In October 2016, the band announced the release of a new standalone single, entitled "Million Dollar Loan". The song, intended to be a protest song against Republican Party presidential nominee Donald Trump, was released as a part of a campaign entitled 30 Days, 30 Songs, in which a previously unreleased song by a different artist was put out each day. Other artists participating in the project included Aimee Mann, who sang on Gibbard's solo album, as well as My Morning Jacket's Jim James and R.E.M. In a Facebook post about the song, Gibbard mentioned both Depper and Rae as part of the band and contributors to the writing of the song's arrangement, indicating that the two had joined the band on a full-time basis.
Kintsugi, the name of the album, means "(Noun) To repair with gold; The art of repairing metal with gold or silver lacquer and understanding that the piece is more beautiful for having been broken."
Thank You for Today and The Blue EP (2017–present)
On November 17, 2017, the band announced via Instagram that they had begun work on a new studio album due in 2018. On May 1, 2018 the band published a teaser video indicating an August 2018 release date. On June 12, 2018, the band announced the title of the new album, Thank You for Today, and shared the lead single from the album, "Gold Rush". Following this, on July 19, 2018, "I Dreamt We Spoke Again" was released. "Autumn Love" was the last single to be released on August 1, 2018.
The album was released on August 17, 2018. It is the band's first album without Chris Walla, and the first album to feature Depper and Rae. Lauren Mayberry was also featured on the album, contributing vocals on "Northern Lights". On August 28, 2018, the album ranked No. 1 on the Billboard Top Rock Albums and Alternative Albums charts.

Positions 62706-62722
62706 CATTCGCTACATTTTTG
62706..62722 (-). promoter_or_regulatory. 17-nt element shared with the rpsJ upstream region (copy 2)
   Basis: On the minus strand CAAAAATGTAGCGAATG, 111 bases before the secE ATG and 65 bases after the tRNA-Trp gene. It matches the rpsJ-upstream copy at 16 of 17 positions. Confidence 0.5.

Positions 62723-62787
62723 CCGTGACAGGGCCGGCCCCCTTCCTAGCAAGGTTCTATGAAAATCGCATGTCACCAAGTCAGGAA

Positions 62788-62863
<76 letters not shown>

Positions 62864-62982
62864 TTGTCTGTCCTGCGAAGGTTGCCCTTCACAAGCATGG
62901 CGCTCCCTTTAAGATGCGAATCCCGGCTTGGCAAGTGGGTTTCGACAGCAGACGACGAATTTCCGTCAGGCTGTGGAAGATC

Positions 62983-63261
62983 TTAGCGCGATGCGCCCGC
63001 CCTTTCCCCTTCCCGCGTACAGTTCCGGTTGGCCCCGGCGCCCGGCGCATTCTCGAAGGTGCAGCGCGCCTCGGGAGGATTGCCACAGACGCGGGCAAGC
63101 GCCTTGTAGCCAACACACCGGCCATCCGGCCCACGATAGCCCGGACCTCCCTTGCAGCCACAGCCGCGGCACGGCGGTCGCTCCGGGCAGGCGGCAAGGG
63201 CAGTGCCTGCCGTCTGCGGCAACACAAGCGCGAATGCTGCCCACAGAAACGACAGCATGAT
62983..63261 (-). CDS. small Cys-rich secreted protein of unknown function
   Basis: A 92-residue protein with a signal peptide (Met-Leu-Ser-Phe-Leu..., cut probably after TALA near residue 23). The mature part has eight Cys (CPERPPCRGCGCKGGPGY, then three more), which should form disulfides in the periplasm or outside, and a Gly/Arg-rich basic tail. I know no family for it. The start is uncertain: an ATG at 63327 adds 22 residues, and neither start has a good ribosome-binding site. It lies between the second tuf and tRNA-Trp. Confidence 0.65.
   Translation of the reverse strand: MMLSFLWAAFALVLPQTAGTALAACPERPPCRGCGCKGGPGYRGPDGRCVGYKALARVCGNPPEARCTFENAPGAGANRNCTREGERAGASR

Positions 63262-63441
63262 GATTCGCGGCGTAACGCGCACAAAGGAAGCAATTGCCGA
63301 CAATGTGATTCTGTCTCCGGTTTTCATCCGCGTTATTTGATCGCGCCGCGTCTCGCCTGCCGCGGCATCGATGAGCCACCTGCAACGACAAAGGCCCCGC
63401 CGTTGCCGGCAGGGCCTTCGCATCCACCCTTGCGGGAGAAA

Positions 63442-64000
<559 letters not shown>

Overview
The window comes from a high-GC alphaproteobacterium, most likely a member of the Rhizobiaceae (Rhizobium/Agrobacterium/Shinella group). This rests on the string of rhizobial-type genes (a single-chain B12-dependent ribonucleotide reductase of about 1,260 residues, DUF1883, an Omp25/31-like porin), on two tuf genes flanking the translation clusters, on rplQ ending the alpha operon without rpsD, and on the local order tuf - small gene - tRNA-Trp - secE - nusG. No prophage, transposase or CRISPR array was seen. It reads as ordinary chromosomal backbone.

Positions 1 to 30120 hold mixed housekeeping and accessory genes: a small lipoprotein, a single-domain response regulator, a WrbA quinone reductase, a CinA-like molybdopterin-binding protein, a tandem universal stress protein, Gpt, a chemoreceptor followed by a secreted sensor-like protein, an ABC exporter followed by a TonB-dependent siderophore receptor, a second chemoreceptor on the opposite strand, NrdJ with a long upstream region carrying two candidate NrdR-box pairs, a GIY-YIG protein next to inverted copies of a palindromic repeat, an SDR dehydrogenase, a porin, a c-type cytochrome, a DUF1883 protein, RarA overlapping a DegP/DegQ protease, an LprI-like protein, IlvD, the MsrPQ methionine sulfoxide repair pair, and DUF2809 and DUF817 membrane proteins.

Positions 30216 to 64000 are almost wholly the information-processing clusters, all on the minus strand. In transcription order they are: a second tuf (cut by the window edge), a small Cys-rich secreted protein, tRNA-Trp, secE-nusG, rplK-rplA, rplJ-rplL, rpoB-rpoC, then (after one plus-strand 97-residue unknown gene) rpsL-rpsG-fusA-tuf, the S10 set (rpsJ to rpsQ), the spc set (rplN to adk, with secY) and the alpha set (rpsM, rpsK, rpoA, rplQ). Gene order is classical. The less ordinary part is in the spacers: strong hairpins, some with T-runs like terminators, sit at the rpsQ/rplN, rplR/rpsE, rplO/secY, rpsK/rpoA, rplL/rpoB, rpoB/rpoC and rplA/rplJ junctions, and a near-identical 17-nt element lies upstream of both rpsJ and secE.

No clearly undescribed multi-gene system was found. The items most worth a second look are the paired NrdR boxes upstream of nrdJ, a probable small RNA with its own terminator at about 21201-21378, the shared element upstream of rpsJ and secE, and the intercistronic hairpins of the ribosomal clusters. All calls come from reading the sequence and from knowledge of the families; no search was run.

On July 29, 2019, the band announced a new EP, "The Blue EP", would be released on September 6, 2019. On the same day, they also released the first single from the EP, "Kids in 99", whose lyrics are loosely based on the Olympic pipeline explosion. On 16 August 2019, the EP's second single, "To The Ground" was released.
On December 2, 2020, the band announced that a Bandcamp exclusive EP titled "The Georgia E.P." would be released for 24 hours only on December 4. The album is a collection of covers by artists from Georgia. The proceeds will go to Stacey Abrams organization Fair Fight Action in honor of Georgia voting for Joe Biden in the 2020 U.S. Presidential Election, as well as the 2020–21 United States Senate election in Georgia and the 2020–21 United States Senate special election in Georgia.
Death Cab for Cutie's music has been labeled indie rock, indie pop, emo, and alternative rock. Death Cab for Cutie's early work on You Can Play These Songs with Chords was described by Rolling Stone as "emotion through its lack of emotion". Pitchfork also remarked that the work on the cassette was "ultra-lo-fi". On Something About Airplanes the band's style remained similar, with some new instrumental work introduced; "flute, synth, or cello" were noted by Allmusic's Nitsuh Abebe. On We Have the Facts and We're Voting Yes the band again expanded their use of unorthodox instruments, including organ and glockenspiel. Pitchfork called them a "gentle niche" in the current rock climate, compared with bands such as Modest Mouse and Built to Spill.
Rolling Stone reviewed Transatlanticism and commented that it contained "melodic, melancholy songs about feeling both smart and confused, hopelessly romantic but wary of love." Gibbard's voice was described as "plaintive boy-next-door" Entertainment Weekly commented on the music on Plans, saying "The lush arrangements are long on hothouse organs and pianos, but short on the squirmy guitars and squirrelly beats that, on Gibbard's best work, offset his sweet voice and borderline-maudlin poetics with a sense of emotional danger." The band's music on Plans was described by the Dallas Morning News as "a literate, whispery style, the kind of stuff that normally sounds better in headphones than in large venues".